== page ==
The mechanism through which antiviral drugs block influenza A has been identified by scientists at Iowa State University.
The study showed that these drugs block influenza A viruses from reproducing and spreading by attaching to a site within a proton channel necessary for the virus to infect healthy cells.
Previous studies have shown that antiviral drug amantadine binds to a flu virus and stops it from infecting a healthy cell. A paper based on X-ray studies concluded the drug attached to the lumen of the proton channel, the area inside the channel, and stopped the virus by blocking the channel.
Another study showed the drug attached to the surface of the virus protein near the proton channel and stopped the virus by indirectly changing the channel structure.
The new study led by Mei Hong showed that when amantadine is present at the pharmacologically relevant amount of one molecule per channel, it attaches to the lumen inside the proton channel.
Moreover, when there are high concentrations of amantadine in the membrane, the drug will also attach to a second site on the surface of the virus protein near the channel.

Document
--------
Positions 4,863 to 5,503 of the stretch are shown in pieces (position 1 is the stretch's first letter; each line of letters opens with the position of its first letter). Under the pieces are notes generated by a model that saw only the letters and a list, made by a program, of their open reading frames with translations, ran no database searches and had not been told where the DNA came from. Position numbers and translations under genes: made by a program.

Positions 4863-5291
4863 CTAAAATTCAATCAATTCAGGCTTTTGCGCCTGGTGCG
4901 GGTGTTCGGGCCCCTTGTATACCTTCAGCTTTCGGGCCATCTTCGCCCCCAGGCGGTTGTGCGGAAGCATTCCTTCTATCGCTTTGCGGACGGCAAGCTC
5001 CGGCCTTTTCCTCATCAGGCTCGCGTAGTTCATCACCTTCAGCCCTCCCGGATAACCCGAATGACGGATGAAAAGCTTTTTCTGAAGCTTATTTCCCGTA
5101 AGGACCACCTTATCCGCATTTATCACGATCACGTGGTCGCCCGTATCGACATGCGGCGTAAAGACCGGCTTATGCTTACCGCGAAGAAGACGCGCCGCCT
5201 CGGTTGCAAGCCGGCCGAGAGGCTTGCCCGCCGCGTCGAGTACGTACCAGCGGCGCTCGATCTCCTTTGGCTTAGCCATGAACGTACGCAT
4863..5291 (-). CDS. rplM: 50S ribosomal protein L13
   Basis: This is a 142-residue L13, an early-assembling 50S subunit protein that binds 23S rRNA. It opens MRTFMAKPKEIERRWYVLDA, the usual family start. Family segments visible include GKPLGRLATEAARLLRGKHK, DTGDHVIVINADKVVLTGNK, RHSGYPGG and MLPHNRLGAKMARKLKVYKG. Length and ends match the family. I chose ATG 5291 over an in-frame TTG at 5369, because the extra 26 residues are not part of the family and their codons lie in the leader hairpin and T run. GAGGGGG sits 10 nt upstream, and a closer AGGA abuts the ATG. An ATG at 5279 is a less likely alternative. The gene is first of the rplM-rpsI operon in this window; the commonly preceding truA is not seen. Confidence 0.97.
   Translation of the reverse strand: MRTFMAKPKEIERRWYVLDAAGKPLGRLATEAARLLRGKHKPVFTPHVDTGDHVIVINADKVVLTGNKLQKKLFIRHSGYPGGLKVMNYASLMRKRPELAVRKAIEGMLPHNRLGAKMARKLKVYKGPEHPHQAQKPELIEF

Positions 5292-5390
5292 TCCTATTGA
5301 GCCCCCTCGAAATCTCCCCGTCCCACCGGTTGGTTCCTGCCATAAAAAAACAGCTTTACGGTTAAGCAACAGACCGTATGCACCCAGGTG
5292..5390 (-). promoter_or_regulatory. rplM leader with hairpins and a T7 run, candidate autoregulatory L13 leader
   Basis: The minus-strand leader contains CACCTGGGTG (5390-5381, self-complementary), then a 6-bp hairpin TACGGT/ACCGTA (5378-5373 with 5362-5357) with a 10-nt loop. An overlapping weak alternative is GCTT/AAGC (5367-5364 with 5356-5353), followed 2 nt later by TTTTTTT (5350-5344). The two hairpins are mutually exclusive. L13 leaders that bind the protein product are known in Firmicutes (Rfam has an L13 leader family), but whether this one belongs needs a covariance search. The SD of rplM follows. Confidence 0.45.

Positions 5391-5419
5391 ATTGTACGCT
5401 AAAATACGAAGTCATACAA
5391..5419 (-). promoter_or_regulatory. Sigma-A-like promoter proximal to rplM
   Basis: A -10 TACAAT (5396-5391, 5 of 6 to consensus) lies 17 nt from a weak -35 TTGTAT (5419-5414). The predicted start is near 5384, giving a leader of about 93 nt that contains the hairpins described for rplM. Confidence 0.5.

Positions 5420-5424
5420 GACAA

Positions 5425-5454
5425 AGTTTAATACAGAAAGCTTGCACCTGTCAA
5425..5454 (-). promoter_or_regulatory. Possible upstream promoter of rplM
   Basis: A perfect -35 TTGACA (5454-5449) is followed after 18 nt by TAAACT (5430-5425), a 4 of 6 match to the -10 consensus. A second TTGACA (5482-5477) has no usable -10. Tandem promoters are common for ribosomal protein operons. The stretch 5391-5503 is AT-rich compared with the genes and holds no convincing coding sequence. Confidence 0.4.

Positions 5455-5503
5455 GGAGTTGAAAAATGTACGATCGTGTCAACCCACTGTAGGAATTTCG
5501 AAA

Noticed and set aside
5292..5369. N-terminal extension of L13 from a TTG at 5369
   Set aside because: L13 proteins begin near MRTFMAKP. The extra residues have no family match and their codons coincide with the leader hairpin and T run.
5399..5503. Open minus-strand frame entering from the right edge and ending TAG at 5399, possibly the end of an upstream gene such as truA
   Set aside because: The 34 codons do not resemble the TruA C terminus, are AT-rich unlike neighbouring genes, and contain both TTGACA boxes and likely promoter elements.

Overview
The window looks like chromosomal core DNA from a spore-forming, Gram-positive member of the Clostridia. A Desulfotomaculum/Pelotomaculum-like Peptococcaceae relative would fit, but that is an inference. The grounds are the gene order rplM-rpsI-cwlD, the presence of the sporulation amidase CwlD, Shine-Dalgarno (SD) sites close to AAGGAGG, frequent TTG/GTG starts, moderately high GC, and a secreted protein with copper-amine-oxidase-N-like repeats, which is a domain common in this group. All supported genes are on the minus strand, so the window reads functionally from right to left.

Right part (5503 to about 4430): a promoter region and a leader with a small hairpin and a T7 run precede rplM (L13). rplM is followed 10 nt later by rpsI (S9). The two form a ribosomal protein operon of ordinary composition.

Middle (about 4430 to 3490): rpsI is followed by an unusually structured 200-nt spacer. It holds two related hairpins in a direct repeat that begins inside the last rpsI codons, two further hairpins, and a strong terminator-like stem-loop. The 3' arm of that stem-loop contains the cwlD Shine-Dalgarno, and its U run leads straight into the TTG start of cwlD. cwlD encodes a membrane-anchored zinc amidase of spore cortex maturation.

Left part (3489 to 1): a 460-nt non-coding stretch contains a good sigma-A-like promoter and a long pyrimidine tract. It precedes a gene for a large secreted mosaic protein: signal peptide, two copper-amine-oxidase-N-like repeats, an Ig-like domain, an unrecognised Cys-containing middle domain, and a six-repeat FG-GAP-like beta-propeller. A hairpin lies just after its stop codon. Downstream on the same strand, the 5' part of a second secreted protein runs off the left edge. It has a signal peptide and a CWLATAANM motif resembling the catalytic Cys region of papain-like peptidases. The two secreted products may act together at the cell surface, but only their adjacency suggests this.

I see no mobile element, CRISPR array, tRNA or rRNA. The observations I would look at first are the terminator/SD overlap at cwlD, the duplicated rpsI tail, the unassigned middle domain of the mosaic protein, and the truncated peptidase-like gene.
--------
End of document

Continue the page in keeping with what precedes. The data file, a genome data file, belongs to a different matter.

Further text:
The virus begins an infection by attaching itself to a healthy cell. The healthy cell surrounds the flu virus and takes it inside the cell through a process called endocytosis. The virus then uses a protein called M2 to open a channel to the healthy cell.
Protons from the healthy cell flow through the channel into the virus and raise its acidity. That triggers the release of the virus' genetic material into the healthy cell. The virus hijacks the healthy cell's resources and uses them to reproduce and spread.
When amantadine binds to and blocks the M2 proton channel, the process doesn't work and a virus can't infect a cell and spread.
"Our study using solid-state nuclear magnetic resonance (NMR) technology unequivocally shows that the true binding site is in the channel lumen, while the surface-binding site is occupied only by excess drug," Nature magazine quoted Hong as saying.
"The previous solution NMR study used 200-fold excess drug, which explains their observation of the surface-binding site. The resolution of this controversy means that medical chemists can now try to design new drugs to target the true binding site of the channel," Hong added.